- Yizkor (remembrance) – a service held 4 times within the Jewish annual cycle, most notably at Yom Kippur, where members of the community collectively remember their deceased loved ones.
- Visiting gravesides – When visiting a graveside, many place a small stone on the grave as an act of remembrance (even if they did not know the deceased), as well as leaving a sign to others that someone has visited. Flowers are not normally placed there: flowers die, but stones are a lasting reminder.
- Honorifics: When writing about someone who has died, the custom is often to add an abbreviation that honours them. For a non-rabbinic figure, this is z”l (m. zichrono livrachah, f. zicrhonah livrachah), meaning ‘of blessed memory’, or ‘may his/her memory be a blessing’. For a rabbi, holy, or righteous person, the abbreviation is zt”l or ztz”l (zecher tzadik livrachah), meaning ‘may the memory of the righteous be a blessing’. See Wikipedia entry.
[Mourner] Yitgadal v’yitkadash sh’mei raba [all] amein.
B’alma di v’ra chiruteih, v’yamlich malchuteih
b’chayechon uv’yom’chon uv’chayei di chol beit yisrael.
Ba’agala uvizman kariv v’im’ru: [all] amein.
[All]Y’hei sh’meih raba m’vorach l’alam ul’al’mei al’maya.
[Mourner] Yitbarach v’yishtabach, v’yitromam v’yit’nasei v’yit’hadar v’yit’aleh v’yit’halal sh’mei d’kud’sha [all] brich hu.
L’eila min kol birchata v’shirata,
tushb’chata v’nechemata, da’amiran b’al’ma, v’im’ru [all] amein.
Y’hei sh’lama raba min shamaya v’chayim aleinu v’al kol yisrael, v’im’ru [all] amein.
Oseh shalom bimromav hu ya’aseh shalom aleinu v’al kol yisrael, v’im’ru [all] amein.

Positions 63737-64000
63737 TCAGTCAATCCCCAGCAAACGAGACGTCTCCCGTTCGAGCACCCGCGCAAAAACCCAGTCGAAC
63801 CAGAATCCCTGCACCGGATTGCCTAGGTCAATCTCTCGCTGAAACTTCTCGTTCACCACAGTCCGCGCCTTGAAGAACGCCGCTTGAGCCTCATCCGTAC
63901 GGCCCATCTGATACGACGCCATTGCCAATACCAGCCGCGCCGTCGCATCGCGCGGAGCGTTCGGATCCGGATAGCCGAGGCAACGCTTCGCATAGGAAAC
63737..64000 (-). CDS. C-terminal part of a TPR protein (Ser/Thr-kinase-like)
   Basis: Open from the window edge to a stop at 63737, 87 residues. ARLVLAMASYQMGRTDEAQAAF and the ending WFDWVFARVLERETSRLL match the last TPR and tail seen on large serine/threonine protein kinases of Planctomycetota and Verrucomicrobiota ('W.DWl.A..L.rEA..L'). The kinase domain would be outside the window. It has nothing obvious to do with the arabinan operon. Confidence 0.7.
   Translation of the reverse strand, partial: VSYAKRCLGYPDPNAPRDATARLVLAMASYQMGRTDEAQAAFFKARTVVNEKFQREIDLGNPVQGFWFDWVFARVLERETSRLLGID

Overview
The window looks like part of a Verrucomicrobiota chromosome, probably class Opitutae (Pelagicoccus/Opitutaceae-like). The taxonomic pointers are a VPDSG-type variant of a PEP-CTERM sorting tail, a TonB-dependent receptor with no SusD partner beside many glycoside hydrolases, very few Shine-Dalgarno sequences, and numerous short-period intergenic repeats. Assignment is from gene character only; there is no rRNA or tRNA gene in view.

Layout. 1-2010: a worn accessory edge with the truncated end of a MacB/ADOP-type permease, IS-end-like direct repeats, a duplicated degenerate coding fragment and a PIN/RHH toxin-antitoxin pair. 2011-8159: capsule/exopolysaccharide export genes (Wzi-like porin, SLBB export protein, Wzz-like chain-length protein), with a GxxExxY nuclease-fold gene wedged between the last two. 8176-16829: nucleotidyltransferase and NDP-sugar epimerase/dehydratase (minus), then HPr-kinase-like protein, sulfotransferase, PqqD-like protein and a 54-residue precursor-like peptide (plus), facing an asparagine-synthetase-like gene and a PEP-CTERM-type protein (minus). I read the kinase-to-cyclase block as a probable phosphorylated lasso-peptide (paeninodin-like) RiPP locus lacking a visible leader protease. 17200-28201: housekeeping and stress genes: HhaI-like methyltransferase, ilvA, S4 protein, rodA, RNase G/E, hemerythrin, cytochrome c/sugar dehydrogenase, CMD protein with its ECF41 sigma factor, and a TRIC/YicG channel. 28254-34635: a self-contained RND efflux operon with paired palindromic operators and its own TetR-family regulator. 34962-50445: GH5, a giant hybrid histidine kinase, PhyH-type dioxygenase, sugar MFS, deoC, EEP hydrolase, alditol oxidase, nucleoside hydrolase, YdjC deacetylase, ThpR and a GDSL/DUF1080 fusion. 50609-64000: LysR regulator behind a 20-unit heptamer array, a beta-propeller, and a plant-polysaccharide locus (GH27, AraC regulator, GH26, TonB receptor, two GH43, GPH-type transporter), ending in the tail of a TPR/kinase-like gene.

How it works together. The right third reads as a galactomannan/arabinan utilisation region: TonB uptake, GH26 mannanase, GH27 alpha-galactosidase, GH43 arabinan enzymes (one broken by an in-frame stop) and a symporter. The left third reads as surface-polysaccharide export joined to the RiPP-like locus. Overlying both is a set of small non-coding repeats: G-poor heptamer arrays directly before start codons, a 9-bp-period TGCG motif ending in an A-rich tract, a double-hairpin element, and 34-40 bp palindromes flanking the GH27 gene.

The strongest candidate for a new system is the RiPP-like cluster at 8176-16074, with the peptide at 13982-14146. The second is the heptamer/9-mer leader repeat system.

Glorified and sanctified be God’s great name throughout the world which He has created according to His will. May He establish His kingdom in your lifetime and during your days, and within the life of the entire House of Israel, speedily and soon; and let us say, Amen.
May His great name be blessed forever and to all eternity.
Blessed and praised, glorified and exalted, extolled and honored, adored and lauded be the name of the Holy One, blessed be He, beyond all the blessings and hymns, praises and consolations that are ever spoken in the world; and let us say, Amen.
May there be abundant peace from heaven, and life, for us and for all Israel; and let us say, Amen.He who creates peace in His celestial heights, may He create peace for us and for all Israel;and let us say, Amen.
For great modern translations / re-interpretations, see the the following:
- Kaddish (Marge Piercy), also in The Art of Blessing the Day: Poems with a Jewish Theme, Alfred A. Knopf Publisher, New York
- Kaddish (Craig Smith)
© Alexander Massey, 14 Apr 2013